We can’t possibly know all the factors that lead someone to suicide. Cornell’s family suspects the side effects of his prescription drugs may have played a role; Cornell told his wife he had taken “an extra Ativan or two” that night, according to People.
But we do know that this time of year can be especially difficult for people grappling with mental health issues. Sadly, research shows there is a peak in suicides in the spring.
According to the Centers for Disease Control and Prevention, suicide rates spike in the spring and to a lesser extent in the fall—not around the holidays as everyone suspects. And suicides in general have increased 24% between 1999 and 2014, according to a CDC report released last year.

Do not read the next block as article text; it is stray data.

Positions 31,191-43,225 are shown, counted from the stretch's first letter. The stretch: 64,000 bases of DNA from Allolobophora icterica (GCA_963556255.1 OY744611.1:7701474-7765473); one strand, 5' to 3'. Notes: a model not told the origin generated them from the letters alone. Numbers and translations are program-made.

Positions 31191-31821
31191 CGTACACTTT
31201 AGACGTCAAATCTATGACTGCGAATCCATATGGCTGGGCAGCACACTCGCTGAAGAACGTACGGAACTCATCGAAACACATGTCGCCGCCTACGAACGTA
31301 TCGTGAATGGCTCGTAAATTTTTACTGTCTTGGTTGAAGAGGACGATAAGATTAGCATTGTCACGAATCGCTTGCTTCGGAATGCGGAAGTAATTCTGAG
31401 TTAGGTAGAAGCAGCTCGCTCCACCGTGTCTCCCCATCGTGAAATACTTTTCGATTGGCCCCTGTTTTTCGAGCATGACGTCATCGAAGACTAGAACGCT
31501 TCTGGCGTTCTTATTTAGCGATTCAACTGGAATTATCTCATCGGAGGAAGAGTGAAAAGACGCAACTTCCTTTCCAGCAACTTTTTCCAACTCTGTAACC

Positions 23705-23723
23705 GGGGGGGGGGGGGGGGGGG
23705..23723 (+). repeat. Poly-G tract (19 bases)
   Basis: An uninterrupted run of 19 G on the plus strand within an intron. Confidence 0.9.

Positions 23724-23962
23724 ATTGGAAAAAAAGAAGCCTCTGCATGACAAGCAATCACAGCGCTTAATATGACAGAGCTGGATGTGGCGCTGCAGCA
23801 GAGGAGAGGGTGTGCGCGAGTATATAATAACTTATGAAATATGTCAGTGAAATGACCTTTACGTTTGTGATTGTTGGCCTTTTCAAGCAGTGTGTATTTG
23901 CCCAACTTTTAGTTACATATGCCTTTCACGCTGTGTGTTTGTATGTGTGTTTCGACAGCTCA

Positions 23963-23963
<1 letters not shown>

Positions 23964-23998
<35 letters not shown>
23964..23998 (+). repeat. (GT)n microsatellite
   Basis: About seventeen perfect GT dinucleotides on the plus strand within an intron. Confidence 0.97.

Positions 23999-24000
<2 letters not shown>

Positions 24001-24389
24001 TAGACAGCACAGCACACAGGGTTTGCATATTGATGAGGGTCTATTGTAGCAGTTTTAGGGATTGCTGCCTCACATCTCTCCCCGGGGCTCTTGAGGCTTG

Another possible culprit for feeling low this time of year is seasonal affective disorder: It's typically associated with winter, but warmer temperatures and brighter days aren't always enough to lift the blues. What's more, seeing cheery people all around you is a constant reminder that others are having a good time when you aren't, says Michelle Riba, MD, professor and associate director of the University of Michigan Comprehensive Depression Center.